Regex + Python to clean up my writing

After shifting to using latex (with sublime text) for writing, one of the things I’ve found rather irritating is correcting the silly mistakes I keep making. These are things like accidentally putting two spaces adjacent to each other, repeating phrases and forgetting to capitalize letters in the right places. Word used to make things easier with it’s spell check. There is a dictionary in sublime text but it works only for spelling mistakes and those aren’t always the problem. Checking the PDF and going through them looking for mistakes was obviously quite irritating.

Initial Solution

It was around this time I made a list of standard regexes that I could search for and replace using sublime text’s in built search. I put these in my sublime text latex cheatsheet for easy access. I’d just copy these from the cheat sheet and paste into the search bar and fix each error as I saw it. Obviously quite time consuming. I intended on automating this with some sort of script but just never got around to doing it. With all the other checks I had to do like whether the text appeared in a comment or an equation block or something. I had no clue how to do this in a simple bash script.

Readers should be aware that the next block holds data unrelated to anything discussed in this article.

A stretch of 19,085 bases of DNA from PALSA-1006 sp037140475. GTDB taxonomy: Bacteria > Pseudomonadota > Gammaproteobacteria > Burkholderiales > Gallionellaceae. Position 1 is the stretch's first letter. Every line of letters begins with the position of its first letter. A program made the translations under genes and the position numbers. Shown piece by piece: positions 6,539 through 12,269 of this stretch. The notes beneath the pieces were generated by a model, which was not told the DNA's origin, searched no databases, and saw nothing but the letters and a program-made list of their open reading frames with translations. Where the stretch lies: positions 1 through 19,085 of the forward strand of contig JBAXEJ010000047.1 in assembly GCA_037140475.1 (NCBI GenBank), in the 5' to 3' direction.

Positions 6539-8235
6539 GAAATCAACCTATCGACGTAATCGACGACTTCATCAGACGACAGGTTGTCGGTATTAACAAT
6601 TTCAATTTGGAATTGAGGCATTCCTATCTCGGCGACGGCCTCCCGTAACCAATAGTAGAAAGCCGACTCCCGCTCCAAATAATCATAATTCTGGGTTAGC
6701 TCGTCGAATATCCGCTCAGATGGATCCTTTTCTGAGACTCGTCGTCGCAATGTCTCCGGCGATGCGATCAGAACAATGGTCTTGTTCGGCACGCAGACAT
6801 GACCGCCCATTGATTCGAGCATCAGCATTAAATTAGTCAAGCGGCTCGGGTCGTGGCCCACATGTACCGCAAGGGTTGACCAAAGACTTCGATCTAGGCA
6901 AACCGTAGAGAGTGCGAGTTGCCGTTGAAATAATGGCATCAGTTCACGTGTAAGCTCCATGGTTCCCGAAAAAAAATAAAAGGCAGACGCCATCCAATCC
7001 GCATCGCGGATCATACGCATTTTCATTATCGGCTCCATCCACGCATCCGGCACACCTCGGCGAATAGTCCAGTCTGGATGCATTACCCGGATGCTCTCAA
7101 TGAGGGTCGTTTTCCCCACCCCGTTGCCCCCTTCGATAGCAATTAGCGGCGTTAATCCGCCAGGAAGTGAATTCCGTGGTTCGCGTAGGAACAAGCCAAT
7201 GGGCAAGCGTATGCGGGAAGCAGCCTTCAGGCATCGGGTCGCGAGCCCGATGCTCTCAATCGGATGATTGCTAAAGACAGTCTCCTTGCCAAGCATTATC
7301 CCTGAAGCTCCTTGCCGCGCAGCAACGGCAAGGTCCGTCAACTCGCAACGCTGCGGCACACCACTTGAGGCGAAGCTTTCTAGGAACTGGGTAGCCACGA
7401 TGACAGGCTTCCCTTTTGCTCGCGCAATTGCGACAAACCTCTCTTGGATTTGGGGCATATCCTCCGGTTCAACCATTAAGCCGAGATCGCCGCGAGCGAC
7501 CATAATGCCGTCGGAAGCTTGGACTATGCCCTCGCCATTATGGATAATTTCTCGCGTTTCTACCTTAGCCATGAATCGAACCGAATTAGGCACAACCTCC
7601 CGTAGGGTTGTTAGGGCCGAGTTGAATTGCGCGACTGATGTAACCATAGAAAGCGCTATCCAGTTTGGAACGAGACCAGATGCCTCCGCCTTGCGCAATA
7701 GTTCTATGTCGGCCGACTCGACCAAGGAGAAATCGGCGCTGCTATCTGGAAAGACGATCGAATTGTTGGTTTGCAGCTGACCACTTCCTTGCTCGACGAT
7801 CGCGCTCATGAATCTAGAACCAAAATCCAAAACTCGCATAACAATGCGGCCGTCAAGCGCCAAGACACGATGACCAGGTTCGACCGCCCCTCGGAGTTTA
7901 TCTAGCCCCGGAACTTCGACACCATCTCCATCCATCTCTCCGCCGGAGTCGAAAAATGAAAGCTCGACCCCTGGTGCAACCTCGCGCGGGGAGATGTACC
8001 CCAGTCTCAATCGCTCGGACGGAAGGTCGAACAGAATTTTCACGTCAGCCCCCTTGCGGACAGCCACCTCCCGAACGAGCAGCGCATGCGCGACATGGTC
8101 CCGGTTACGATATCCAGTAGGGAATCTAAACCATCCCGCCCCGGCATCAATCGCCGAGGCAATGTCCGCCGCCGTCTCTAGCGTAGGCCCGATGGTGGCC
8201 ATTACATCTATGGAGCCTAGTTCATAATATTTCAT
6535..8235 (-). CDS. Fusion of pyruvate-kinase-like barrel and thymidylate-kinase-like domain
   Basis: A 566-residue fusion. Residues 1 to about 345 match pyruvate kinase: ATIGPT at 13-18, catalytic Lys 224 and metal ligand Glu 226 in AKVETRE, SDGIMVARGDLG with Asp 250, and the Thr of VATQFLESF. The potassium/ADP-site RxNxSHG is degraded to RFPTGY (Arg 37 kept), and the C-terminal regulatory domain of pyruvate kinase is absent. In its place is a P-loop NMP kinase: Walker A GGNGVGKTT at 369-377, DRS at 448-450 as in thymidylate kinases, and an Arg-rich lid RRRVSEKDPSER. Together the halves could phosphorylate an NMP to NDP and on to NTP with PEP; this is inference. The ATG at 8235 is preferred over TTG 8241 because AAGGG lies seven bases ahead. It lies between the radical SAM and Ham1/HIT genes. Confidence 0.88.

Python To the Rescue

It was at this time I was reading about someone using regexes in Python and I realised this would be an interesting way to improve my limited python skills and do something useful. And I set about making a python script that checks for the common mistakes I make (the regexes in my cheatsheet) and makes the appropriate suggestions for replacements and updates the file.

Adding new regex patterns and ways in which it has to be replaced is as simple as writing a simple function and adding a line to the list of patterns to be tested. I still need to do some basic testing on it and add more patterns but I’ve put the code up on GitHub already (link) and would be extremely grateful to anyone who checks it and gives any suggestions. I will update the Readme file and comment my code very soon (seriously.. i will ).

Finally, using the idea of functions being first class members in python for the first time was super interesting and super useful. Gives a hint of some of the biggest limitations of java; and a brilliant rant by Steve Yegge on java and functional programming: